Two men have been found guilty of manslaughter after a teenage girl died following an allergic reaction to a takeaway meal.

Mohammed Abdul Kuddus, 40, owner and chef and Harun Rashid, 38, takeaway manager, were found guilty at Manchester Crown Court following the death of 15-year-old Megan Lee. Both men will be sentenced on Nov. 7.

After eating takeaway food containing peanuts from the Royal Spice Indian in Hyndburn, Lancashire on Dec. 30, 2016, Megan began experiencing an allergic reaction. She was admitted to Royal Blackburn Hospital but passed away on Jan. 1, 2017. A post-mortem examination showed she died from asthma due to a nut allergy.

Megan and a friend ordered from the Royal Spice via the Just Eat website. A note was left in the comments section of the order about “prawn, nuts” but the food was found to contain peanut protein.

The Royal Spice takeaway is now trading under new ownership.

Megan’s family said the investigation, trial, and media coverage had been a difficult process for them and evidence in court was challenging to hear.

“Whilst we may have received some justice with [the] verdict, we live in hope that [the] result is a warning to other food businesses operating in such a deplorable and ignorant manner to learn by this and improve their standards with immediate effect,” they said in a statement after the verdict.

“We urge all food businesses to improve the standard of food safety and to take allergies seriously. Trading Standards and Environmental Health are there to help. Do not guess, do not play ignorant, do not play Russian roulette with precious lives.”

The family also thanked Trading Standards at Lancashire County Council and Environmental Health at Hyndburn Borough Council for their work to improve standards.

Kuddus had earlier pleaded guilty to food standards and health and safety offenses. He admitted one count of failing to discharge general health/safety duty to a person other than an employee and of contravening or failing to comply with EU provision concerning food safety and hygiene. He also pleaded guilty to the same offenses on behalf of Royal Spice Takeaway, trading as Royal Spice, but had denied manslaughter.

Rashid was charged with manslaughter, one count of failing to discharge general health/safety duty to a person other than an employee and of contravening or failing to comply with EU provision concerning food safety and hygiene. He had pleaded not guilty to the charges. Following trial, both men were found guilty of all counts.

Detective chief inspector Mark Vaughton, of Lancashire Police, said Megan’s death was the consequence of their conduct.

“As owner and operator, Kuddus and Rashid each owed a duty of care to the public. They had to take reasonable steps to ensure customer safety; and in particular, in discharging that duty of care, to take reasonable steps to provide food that was not harmful to customers with a food allergy,” he said.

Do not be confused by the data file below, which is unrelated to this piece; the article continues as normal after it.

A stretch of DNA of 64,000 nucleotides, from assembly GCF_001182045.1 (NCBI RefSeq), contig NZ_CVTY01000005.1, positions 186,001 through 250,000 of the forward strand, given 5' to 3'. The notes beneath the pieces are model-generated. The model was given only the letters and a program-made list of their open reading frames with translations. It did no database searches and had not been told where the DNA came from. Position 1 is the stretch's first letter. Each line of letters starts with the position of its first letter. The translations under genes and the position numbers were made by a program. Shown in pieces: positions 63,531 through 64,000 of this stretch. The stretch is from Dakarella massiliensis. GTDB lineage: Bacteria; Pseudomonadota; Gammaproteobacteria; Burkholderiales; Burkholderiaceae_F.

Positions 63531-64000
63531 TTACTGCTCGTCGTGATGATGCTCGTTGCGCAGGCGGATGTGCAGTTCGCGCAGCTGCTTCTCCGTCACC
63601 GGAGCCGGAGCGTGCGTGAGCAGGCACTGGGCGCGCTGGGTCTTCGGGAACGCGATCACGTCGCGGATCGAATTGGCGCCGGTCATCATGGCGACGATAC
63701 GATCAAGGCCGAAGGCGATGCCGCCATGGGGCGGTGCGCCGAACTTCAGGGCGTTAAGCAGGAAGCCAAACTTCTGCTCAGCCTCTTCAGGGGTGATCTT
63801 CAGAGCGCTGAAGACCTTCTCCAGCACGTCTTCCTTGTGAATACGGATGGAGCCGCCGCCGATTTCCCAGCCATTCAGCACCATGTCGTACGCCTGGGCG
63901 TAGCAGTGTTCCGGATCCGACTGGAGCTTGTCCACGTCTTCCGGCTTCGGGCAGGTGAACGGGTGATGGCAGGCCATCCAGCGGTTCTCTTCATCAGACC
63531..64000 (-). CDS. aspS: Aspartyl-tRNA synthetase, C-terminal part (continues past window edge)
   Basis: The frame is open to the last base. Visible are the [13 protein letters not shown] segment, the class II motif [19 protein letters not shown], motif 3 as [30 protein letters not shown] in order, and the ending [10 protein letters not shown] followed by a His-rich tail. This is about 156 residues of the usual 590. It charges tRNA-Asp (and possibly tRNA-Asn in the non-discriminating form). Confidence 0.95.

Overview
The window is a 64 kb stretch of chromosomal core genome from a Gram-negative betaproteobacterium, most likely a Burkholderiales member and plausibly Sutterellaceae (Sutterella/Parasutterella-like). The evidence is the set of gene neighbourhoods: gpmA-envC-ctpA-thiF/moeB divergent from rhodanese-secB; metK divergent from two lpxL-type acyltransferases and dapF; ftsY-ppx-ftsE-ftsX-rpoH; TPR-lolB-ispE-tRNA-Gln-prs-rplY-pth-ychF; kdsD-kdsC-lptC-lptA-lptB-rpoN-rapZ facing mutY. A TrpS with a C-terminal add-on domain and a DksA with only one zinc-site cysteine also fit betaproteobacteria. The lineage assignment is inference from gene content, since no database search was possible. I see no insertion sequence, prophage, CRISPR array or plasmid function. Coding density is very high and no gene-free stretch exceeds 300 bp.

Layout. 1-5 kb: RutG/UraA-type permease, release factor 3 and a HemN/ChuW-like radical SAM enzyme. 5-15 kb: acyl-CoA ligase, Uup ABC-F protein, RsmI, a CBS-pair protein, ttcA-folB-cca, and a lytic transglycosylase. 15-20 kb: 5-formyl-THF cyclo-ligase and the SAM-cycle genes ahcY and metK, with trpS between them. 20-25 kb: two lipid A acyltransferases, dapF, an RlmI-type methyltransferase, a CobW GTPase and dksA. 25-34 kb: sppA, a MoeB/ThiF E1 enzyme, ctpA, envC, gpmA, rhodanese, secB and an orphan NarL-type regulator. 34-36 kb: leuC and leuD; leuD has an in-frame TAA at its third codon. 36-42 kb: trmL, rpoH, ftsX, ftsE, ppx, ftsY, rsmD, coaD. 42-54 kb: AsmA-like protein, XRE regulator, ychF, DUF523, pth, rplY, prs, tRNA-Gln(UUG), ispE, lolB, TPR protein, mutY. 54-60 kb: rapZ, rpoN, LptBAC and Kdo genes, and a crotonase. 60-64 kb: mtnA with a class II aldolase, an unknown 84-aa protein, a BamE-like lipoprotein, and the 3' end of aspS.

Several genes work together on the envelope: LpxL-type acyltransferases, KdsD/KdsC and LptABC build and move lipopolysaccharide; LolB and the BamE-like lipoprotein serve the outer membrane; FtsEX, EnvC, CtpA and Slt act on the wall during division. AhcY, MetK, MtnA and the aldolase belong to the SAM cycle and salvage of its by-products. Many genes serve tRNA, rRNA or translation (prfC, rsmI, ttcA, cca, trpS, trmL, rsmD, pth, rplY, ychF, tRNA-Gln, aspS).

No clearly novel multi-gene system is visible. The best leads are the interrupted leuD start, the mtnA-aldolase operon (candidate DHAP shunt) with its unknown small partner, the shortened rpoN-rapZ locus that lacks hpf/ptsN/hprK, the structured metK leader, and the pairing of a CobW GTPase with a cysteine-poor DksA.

Vaughton said it was a “tragedy waiting to happen” which the defendants had given “little or no thought”.

“The manner in which the operation was conducted; the premises and equipment maintained; the foodstuffs stored and used; the food prepared and supplied to the public, demonstrated little concern for the safety and well-being of their customers. There was a casual disregard for customer safety; hazard control; food safety and hygiene that was obvious, blatant and widespread.”

Karen Tonge, of the Crown Prosecution Service (CPS), said the men failed to protect Megan as their customer.

“The law required Kuddus and Rashid to take reasonable steps to ensure customer safety and to provide food that was not harmful. Their manifest failures and complete disregard for the safety of customers was astonishing,” she said.

“No appropriate systems or conditions were in place to protect Megan or any customer with a known allergy. There was little evidence of any attempt by the defendants to comply with advice and guidance issued to them by the local authority.”

Lynne Regent, Anaphylaxis Campaign chief executive, had helped Megan’s family, who will continue working with the charity to raise awareness of the dangers of allergies.

“We hope that lessons can be learned from this tragic incident. We cannot stress enough how vital it is that anyone affected by food safety issues continues to report any problems to their appropriate Trading Standards or Environmental Health Officer.”

The Anaphylaxis Campaign is a UK charity that supports those at risk of severe allergies and anaphylaxis.

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